How To Successfully Handle Irate Parents?

By Jennifer Dobson

Ask any professional politician and they will tell you that it’s impossible to please everyone all the time. Someone always feels they are either being left out, given less attention or outright being treated unfairly. Teachers must also often play the role of politicians, with the parents being their constituents. Often, parents only show up at the school when they perceive a problem, and not to shower the teacher with compliments on their pedagogical acuity. Therefore, teachers must know how to deal with irate parents and stay calm, cool and in control. There is a special art form to dealing with people who are “hot and bothered” from the get-go.

Clarifying the Message

Everyone has played the game where a bit of information or phrase is passed from person to person and when it arrives at the last person it is vastly different from when it started. Often this same process takes place when information is relayed through children to their parents. Unlike the game, the information isn’t garbled through its transfer through many people, but rather only requires a single child to drastically alter the message. When angry parents arrive at the school, the first thing a teacher should do is find out what has been said by the child. Often, simply clarifying the message to the irate parents is enough to remedy the situation. Little Joey very well could have altered a key word or two and delivered a message very different from the original.


Tactfully Blaming the Child

One must be careful when placing blame on a child, even though they are very much to blame. Some parents just don’t want to hear that their child isn’t perfect. In these cases, the best technique is often to just accept responsibility by telling the parents that you weren’t clear in delivering the message to the child and you understand how it got jumbled. Then you can explain to them what was actually said and hopefully fix any problem the error caused. It is amazing how quickly irate individuals can calm down when they hear the other person accept blame.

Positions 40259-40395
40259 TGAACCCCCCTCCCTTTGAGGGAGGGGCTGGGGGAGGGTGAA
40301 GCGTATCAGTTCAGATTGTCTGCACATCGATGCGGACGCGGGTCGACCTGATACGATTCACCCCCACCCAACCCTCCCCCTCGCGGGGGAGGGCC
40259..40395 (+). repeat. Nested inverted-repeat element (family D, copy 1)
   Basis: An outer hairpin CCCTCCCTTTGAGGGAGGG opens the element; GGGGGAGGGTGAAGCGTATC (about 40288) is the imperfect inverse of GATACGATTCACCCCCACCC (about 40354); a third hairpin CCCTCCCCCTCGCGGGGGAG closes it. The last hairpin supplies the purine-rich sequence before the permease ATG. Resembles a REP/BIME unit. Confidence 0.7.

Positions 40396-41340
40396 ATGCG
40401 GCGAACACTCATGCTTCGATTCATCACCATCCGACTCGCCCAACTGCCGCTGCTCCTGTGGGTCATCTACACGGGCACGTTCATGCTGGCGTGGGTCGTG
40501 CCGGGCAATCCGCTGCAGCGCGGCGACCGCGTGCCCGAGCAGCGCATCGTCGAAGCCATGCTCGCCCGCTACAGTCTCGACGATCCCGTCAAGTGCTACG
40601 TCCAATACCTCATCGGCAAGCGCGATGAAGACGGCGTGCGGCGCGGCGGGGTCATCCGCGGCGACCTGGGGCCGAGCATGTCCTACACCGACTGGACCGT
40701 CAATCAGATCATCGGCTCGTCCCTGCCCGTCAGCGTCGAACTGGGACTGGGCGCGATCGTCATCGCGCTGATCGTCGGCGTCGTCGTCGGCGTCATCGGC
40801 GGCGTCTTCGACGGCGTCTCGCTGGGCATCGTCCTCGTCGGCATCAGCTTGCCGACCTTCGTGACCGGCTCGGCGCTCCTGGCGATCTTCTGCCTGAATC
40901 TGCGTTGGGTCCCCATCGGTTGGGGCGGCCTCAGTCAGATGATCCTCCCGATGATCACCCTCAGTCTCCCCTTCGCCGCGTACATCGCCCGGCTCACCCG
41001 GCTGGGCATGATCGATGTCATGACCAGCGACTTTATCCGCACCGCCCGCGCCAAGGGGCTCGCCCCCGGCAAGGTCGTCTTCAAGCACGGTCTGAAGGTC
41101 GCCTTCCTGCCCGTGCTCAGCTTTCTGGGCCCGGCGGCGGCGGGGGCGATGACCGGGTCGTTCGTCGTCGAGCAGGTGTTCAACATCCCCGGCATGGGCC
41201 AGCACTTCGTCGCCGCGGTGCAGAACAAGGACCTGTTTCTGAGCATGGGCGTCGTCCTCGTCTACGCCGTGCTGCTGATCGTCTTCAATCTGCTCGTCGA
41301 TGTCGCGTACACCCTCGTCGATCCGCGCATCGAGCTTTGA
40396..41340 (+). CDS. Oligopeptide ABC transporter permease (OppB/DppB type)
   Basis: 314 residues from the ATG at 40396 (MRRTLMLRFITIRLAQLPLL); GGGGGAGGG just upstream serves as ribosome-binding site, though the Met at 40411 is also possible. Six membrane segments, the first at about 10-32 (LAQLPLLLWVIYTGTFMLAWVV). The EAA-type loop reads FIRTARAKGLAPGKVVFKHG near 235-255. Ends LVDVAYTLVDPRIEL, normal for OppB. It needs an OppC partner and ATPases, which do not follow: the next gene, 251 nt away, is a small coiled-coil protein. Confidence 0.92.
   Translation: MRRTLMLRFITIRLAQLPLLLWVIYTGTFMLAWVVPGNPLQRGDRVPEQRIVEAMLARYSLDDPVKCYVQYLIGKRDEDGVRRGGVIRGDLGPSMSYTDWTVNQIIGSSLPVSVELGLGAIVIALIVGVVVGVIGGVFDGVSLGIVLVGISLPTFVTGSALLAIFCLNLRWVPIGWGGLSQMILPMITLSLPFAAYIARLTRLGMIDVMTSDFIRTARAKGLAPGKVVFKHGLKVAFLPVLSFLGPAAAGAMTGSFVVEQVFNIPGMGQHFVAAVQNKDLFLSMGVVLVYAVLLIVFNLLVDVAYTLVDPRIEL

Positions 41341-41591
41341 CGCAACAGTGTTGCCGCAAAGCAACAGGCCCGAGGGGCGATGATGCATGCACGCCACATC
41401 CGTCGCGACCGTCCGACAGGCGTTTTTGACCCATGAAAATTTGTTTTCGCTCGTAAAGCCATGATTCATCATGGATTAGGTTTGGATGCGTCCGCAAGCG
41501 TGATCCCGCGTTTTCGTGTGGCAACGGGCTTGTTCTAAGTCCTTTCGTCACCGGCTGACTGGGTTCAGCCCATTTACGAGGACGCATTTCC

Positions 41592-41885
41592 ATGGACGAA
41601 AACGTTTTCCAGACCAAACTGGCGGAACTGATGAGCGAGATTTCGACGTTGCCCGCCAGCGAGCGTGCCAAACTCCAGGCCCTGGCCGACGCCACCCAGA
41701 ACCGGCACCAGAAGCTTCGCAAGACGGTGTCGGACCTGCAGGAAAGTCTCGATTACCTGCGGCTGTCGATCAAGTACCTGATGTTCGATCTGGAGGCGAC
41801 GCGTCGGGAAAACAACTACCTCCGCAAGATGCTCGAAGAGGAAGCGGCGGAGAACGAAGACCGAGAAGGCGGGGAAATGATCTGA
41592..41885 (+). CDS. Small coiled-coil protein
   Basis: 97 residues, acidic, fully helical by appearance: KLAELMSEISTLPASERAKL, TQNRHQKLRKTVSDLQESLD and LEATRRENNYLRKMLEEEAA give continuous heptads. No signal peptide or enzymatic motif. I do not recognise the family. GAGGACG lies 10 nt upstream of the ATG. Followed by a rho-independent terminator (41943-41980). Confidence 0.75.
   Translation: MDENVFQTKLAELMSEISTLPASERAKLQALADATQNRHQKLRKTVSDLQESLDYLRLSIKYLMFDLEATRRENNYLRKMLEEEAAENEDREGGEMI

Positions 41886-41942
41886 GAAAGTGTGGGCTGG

Being a Mediator

Other times, teachers must act as mediators when dealing with irate parents. This occurs when parents are angry at a child or another parent. The teacher tries to get to the root of a perceived problem, which is often not as serious as the parents believe, and once there, offer a solution that works for both parents. Once again, the optimal remedy is one that redirects the blame from the children and the parents and allows everyone involved to save face.

Irate parents are just another part of a teacher’s job. As if the actual children weren’t enough, parents arrive acting like overgrown kids themselves. Teachers must remain calm, cool and in control, and hopefully serve as a role model for their students as well as misguided parents. The worst thing a teacher can do is become part of the problem, rather than the solution.

About the Author: Jennifer invites you to take a look at one of her favorite online websites for educators, It offers an incredible selection of products including everything from bulletin board letters to social studies classroom posters. Visit MPM School Supplies today to save 10% on your first purchase!


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